IPN Verification Postback to HTTPS
If you are using PayPal’s instant Payment Notification (IPN) service, you will need to ensure that HTTPS is used when posting the message back to PayPal for verification. HTTP postbacks will no longer be supported.Merchant Security Roadmap
The information that follows is of a highly technical nature and should be reviewed by one of the following:
- Your web hosting company
- Your e-commerce software provider
- Your in-house web programmer/system administrator
In a Nutshell...
Merchants and partners use Instant Payment Notification (IPN) to receive notifications of events related to PayPal transactions. The IPN message service requires that you acknowledge receipt of these messages and validate them. This process includes posting the messages back to PayPal for verification. In the past, PayPal has allowed the use of HTTP for these postbacks. For increased security going forward, only HTTPS will be allowed for postbacks to PayPal. At this time, there is no requirement for HTTPS on the outbound IPN call from PayPal to the merchant’s IPN listener.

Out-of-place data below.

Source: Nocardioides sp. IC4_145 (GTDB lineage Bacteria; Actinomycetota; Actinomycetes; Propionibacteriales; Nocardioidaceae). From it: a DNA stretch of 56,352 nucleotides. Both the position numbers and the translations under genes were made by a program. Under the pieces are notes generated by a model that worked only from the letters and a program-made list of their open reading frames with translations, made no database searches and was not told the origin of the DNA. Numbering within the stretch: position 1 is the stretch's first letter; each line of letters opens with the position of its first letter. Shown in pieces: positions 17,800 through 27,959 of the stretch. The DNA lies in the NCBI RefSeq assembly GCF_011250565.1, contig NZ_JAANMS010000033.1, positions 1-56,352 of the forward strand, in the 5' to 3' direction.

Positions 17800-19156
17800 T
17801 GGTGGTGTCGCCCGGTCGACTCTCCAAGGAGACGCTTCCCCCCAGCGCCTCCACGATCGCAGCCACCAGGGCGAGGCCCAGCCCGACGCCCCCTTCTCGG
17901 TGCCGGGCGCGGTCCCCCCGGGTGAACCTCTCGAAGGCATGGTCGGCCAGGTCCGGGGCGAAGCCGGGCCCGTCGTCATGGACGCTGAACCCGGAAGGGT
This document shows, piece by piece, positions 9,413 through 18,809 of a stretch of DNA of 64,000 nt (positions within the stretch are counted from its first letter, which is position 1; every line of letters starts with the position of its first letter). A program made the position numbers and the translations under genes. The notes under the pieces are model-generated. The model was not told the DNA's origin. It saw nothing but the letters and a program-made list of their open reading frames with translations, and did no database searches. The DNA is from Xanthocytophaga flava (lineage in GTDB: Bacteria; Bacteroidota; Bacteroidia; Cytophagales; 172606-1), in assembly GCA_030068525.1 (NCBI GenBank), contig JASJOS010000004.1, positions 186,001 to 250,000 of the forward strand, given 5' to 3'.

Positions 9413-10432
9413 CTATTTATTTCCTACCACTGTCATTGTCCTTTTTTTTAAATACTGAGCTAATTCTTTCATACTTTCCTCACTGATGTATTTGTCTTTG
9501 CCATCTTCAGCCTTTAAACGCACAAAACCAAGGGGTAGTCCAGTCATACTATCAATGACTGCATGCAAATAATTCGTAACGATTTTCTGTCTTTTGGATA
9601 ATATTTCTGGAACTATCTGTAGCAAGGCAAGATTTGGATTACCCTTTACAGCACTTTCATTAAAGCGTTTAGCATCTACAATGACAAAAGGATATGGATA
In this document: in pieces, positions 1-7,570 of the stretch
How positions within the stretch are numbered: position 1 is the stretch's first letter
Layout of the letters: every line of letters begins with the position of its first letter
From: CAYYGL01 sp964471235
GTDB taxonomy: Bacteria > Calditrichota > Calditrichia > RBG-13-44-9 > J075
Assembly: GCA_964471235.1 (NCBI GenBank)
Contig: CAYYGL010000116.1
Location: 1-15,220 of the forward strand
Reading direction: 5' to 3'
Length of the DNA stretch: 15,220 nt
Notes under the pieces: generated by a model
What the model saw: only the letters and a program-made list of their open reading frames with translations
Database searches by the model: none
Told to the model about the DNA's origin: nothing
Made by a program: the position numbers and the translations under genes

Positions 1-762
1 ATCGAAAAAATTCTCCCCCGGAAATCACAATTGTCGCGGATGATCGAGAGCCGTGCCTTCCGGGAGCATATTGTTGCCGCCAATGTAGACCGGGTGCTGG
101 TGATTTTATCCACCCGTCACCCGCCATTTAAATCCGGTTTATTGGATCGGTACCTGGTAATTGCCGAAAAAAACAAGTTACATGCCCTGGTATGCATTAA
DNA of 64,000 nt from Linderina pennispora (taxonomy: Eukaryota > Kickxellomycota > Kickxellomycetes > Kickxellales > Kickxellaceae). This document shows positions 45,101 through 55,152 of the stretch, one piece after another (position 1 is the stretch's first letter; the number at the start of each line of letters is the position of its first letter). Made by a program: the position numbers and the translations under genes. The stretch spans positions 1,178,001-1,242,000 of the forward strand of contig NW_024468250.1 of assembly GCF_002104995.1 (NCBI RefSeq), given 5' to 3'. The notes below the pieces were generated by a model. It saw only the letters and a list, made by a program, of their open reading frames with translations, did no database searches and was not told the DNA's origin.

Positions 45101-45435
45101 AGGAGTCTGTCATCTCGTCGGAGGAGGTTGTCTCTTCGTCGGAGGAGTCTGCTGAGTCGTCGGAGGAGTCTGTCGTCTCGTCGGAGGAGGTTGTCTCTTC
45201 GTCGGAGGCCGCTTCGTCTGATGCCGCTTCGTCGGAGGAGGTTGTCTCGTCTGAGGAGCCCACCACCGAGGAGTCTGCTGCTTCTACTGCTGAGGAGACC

To help merchants understand the areas of their integration that still require work we will conduct brief rounds of testing in April to demonstrate the upgraded security experience. For information, click Here.
The ipnpb.paypal.com and ipnpb.sandbox.paypal.com endpoints only accept HTTPS connections. If you currently use www.paypal.com, you should move to ipnpb.paypal.com when you update your code to use HTTPS.
When used for IPN postbacks, www.sandbox.paypal.com will only accept HTTPS connections.
After June 2018
When used for IPN postbacks, www.paypal.com will only accept HTTPS connections.
PayPal is upgrading all external endpoints used by merchants and partners to make programmatic connections. One of these changes is only allowing the use of HTTPS when connecting with PayPal systems to ensure that all information is securely transmitted. IPN messages contain sensitive information about your customers and their transactions that should only be passed securely.
PayPal is committed to providing the highest level of security to protect customer and transactional data, and we work closely with our merchant community to do the same. In response to feedback from several merchants, PayPal did not strictly enforce some of these vital security upgrades prior to the June 2017 deadline. However, in order to provide the most secure experience for all of our customers, PayPal must proceed with implementing these upgrades in the first half of 2018. In early 2018, we will conduct brief rounds of testing which will emulate the upgraded security experience so that merchants can understand the areas of their integration that still require work. Dates for these tests and full deployment will be published on this site at least two weeks prior to implementation.